For trade receivables and contract assets, the ECL model replaces the traditional approach of measuring bad debt reserves. For trade receivables and contract assets with no significant financing component, IFRS 9 allows a simplified approach using a lifetime ECL measurement regardless of whether a significant increase in credit risk has been observed. IFRS 9 requires discounting of expected credit losses, but for trade receivables and contract assets without a significant financing component that are short term, it may be possible to conclude that discounting is not material.
For trade receivables or contract assets with a significant financing component and for lease receivables, companies can elect to apply the ECL simplified approach or the ECL general approach. The simplified approach is less complex, but could result in a higher ECL value under most circumstances. Furthermore, the ECL of such assets should be discounted using the original effective interest rate.
IFRS 9 provides a credit risk measurement practical expedient in the form of a provision matrix5 that may be appropriate. The provision matrix approach takes historical trade receivable balances over a period of time, disaggregated based on credit risk characteristics, and divides them into delinquency categories – e.g. current, up to 30 days past due, between 31-60 days past due, and so on.
Using the historical data, it is possible to determine the rate at which debtors move into a worse delinquency category as time passes and then determine, using matrix multiplication, a loss rate for each delinquency category.
The loss rate must be adjusted for current conditions and also for 'reasonable and supportable’ forecasts of future economic conditions over the remaining life of the trade receivables. These loss rates are then applied to the reporting date outstanding receivables balance by delinquency category to determine the ECL allowance.
This approach may seem similar to how many corporates historically measured their bad debt provisions. However, because IFRS 9 requires that loss rates reflect relevant, reasonable and supportable information about future expectations, bad debt provisions under IFRS 9 will likely be higher than under the previous incurred loss approach.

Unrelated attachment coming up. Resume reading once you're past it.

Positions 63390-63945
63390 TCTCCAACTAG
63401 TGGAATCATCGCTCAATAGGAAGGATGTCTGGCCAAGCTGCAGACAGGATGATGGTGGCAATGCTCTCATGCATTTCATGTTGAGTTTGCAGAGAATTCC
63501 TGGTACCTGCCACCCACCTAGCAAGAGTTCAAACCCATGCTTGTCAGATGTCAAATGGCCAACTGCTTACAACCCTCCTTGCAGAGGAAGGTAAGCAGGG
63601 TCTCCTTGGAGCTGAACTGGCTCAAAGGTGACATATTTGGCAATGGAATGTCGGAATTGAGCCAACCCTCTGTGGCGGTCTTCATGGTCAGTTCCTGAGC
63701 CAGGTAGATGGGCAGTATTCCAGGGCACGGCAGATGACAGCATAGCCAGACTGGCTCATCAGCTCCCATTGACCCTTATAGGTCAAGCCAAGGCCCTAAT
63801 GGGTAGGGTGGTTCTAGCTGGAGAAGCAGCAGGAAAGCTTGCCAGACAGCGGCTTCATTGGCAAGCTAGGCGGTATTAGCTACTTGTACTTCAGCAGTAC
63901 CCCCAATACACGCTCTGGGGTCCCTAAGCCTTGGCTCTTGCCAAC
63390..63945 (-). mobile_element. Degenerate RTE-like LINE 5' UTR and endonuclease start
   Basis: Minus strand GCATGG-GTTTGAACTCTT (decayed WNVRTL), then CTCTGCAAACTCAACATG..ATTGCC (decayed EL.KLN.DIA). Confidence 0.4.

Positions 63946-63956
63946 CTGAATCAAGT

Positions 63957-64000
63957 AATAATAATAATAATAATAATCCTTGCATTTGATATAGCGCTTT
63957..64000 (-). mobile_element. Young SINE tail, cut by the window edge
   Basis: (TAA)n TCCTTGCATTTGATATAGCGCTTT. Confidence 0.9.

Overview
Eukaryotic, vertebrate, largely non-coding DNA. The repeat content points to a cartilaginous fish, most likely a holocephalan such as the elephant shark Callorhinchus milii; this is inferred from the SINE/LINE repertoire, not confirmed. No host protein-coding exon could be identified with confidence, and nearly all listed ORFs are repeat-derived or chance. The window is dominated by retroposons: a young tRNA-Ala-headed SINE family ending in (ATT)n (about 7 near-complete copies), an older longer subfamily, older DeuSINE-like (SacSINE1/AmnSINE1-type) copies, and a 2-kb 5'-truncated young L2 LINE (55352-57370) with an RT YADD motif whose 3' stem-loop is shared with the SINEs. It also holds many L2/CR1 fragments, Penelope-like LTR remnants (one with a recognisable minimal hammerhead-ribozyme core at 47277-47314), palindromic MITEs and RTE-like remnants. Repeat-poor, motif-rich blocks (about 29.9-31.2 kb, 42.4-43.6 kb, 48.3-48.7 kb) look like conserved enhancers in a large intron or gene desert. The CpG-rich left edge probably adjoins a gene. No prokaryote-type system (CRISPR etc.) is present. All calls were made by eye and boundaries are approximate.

Here is an illustrative example of a provision matrix (source: KPMG’s IFRS 9 for Corporates).
|Delinquency category||Loss rate||Trade receivables||ECL allowance|
1-30 days past due
31-60 days past due
61-90 days past due
Over 90 days past due
A provision matrix is an effective way of measuring ECL consistently from period to period. It may prove especially appropriate for corporates with a high volume of sales and cash collections from trade receivables. However, corporates should use appropriate groupings of trade receivables based on credit risk characteristics (e.g. geography or debtor credit rating), and determine loss rates by group of similar risk characteristics.
Corporates with highly seasonal revenue patterns, however, may turn to other methods. This is because cash collections from trade receivables either may not follow a linear pattern or may peak dramatically at certain points during the fiscal year. Using a provision matrix approach in such cases could result in loss rates that are not suitable for ECL measurement.
Arguably the most challenging aspect of applying IFRS 9 ECL to trade receivables is the concept of reasonable and supportable forecasts and how to integrate this into the ECL calculation. This forward-looking estimate should take into account changes in macro-economic conditions that impact the ability of debtors to continue to pay.
For many corporates, lacking past experience in forecasting or using economic data in loss estimation, meant that there has been a learning curve in incorporating this into ECL measurement. Most do not have the luxury of having an in-house economist, but have instead purchased external subscriptions to obtain forecast economic data. This creates an additional layer of data used in making financial estimates and must be subject to its internal control processes.